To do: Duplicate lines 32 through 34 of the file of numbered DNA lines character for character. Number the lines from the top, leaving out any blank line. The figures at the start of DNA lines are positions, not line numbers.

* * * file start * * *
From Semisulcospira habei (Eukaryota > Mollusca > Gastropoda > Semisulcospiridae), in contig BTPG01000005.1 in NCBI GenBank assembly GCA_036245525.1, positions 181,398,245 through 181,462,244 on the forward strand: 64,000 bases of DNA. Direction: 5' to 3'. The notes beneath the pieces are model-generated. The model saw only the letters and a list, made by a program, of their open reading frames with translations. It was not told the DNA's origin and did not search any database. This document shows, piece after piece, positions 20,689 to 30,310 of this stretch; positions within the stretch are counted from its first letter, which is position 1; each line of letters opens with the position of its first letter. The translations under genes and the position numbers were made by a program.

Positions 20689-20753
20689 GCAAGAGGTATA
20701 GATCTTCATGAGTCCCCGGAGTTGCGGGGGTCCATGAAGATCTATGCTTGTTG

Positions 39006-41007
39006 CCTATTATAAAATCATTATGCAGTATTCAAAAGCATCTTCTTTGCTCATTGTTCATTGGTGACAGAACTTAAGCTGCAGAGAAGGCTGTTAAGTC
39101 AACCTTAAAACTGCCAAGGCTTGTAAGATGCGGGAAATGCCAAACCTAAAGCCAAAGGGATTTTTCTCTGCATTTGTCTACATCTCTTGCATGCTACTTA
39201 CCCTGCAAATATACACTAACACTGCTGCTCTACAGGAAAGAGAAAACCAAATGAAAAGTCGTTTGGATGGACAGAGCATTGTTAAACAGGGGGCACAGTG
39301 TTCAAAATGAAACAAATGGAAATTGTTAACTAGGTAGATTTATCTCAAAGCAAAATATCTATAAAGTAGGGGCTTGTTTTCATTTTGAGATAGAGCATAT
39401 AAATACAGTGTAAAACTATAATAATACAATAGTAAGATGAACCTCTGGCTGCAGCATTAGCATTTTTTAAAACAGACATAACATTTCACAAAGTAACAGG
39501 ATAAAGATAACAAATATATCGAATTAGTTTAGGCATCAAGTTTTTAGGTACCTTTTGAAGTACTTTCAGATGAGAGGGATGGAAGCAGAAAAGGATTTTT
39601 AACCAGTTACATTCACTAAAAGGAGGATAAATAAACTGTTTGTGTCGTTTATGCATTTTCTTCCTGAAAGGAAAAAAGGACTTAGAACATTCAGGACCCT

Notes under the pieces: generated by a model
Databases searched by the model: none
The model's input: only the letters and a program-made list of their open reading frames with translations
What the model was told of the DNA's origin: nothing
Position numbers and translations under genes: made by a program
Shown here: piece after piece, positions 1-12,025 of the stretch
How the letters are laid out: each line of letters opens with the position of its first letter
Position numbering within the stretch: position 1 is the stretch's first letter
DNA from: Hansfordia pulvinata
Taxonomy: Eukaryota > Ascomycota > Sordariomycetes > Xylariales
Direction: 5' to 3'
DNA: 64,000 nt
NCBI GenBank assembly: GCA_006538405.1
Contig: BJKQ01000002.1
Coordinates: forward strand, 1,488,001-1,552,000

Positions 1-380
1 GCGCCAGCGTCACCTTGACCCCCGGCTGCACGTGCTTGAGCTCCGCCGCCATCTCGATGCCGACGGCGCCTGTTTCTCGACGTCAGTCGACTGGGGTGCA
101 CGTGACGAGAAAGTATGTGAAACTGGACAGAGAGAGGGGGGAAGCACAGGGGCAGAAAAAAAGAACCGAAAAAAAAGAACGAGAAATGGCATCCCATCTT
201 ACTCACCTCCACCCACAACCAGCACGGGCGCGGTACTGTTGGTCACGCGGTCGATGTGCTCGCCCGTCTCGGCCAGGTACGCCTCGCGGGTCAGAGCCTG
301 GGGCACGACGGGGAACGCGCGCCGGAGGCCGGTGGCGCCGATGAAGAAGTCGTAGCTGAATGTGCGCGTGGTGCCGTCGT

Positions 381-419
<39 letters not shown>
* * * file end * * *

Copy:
301 GGGCACGACGGGGAACGCGCGCCGGAGGCCGGTGGCGCCGATGAAGAAGTCGTAGCTGAATGTGCGCGTGGTGCCGTCGT

Positions 381-419
<39 letters not shown>